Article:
Ironing has never been a task I have approached with any degree of enthusiasm and I have been quite happy to use not having any electricity as an excuse not to do any.
I generally don't mind sporting the slightly creased look, it kind of suits me. Nobody would ever have said of me that I was immaculately turned out, even when I had a house and all the mod cons that went with it. But I have reached new heights of unkemptness since moving onto the field. It is a rare day that a piece of mud isn't adhering to some part of my person and I most frequently look as though I had been staggering around a waterlogged music festival for three days. Indeed, my former boss remarked he always knew when I had been sitting at his desk by the deposits of mud underneath it.
There have been times, such as when dressing for the office, that I might have wished for something less furrowed to wear. But I found that if I carefully dried the nicer shirts on a hanger, they could just about look passable.
So I wasn't feeling any great regret for the iron until I was hit by a sudden desire to learn to sew, which occurred around the same time our woodburner was installed.
I confess I didn't actually fully appreciate the relationship between sewing and ironing. Thus, I selected some suitable cloth and rushed home and tried to cut it out without first ironing the fabric. This resulted in the piece of material I cut resembling a dish cloth that bore scant relation to the pattern piece it had been cut from.
Then it occurred to me that our lovely woodburner has a hot plate on top - ostensibly for kettles, but conceivably for an old-fashioned iron too. The next day I called in at a reclamation yard near Exeter and was in luck; I parted with a fiver and in return was handed a lump of rust, which, with the application of wire wool turned into a fabulous little iron.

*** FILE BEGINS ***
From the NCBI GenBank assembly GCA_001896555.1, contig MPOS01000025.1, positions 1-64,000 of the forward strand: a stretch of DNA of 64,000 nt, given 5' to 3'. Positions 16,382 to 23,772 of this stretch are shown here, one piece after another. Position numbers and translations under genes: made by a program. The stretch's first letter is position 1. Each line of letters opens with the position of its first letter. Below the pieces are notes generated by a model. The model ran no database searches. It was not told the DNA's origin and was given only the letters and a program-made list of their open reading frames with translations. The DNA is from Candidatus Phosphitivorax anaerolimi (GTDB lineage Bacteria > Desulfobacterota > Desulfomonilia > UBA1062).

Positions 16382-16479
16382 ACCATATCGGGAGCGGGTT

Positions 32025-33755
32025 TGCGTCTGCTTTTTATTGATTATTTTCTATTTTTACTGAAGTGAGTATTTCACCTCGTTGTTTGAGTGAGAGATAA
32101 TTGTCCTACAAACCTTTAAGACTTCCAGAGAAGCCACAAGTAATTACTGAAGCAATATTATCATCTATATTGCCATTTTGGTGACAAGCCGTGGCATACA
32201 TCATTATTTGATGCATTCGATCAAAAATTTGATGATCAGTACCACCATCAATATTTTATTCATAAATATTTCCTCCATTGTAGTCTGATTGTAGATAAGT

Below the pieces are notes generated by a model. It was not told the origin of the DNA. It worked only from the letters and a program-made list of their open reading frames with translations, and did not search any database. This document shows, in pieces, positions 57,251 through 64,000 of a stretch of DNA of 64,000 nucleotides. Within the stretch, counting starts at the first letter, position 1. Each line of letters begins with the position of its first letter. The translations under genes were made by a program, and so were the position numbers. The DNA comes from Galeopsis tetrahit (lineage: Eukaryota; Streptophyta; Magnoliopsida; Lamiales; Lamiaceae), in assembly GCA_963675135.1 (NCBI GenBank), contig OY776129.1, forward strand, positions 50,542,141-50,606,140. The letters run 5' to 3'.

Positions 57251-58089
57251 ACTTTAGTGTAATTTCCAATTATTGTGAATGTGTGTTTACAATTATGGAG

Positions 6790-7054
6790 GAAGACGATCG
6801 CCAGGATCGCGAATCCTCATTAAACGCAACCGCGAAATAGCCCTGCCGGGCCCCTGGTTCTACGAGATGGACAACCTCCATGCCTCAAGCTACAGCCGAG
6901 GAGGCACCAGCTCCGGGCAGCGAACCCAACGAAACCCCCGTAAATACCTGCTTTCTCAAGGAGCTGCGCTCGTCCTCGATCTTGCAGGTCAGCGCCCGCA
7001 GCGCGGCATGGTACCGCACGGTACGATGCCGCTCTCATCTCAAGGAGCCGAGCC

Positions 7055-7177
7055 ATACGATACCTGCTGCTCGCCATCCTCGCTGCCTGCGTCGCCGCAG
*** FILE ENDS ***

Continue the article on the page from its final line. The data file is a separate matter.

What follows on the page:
And bizarrely, it really works. I say bizarrely, because I had a vague sort of idea that it wouldn't be much good. That's an interesting mindset, I realised - thinking because it has been superseded by electric, more sophisticated, versions that it wouldn't work very well. But it does, even without the benefit of a thermostat, or water reservoir or anti-burn control.
It's also wonderfully tactile; quite small but pleasingly heavy and it has to be held with a cloth because the handle becomes very hot. Every time I use it I wonder about the many women's hands that have held it before and imagine my grandmother in her parlour using hers. All of which brings a physical and mental connection to what used to be a mindless chore.
So now I can be mindful about it, which is a somewhere I would never have considered I would be. Mindfulness, which involves among other things an attentiveness to one's present state, is considered in Buddhism to be one of the paths to enlightenment.
And who'd have thought ironing could help you get there!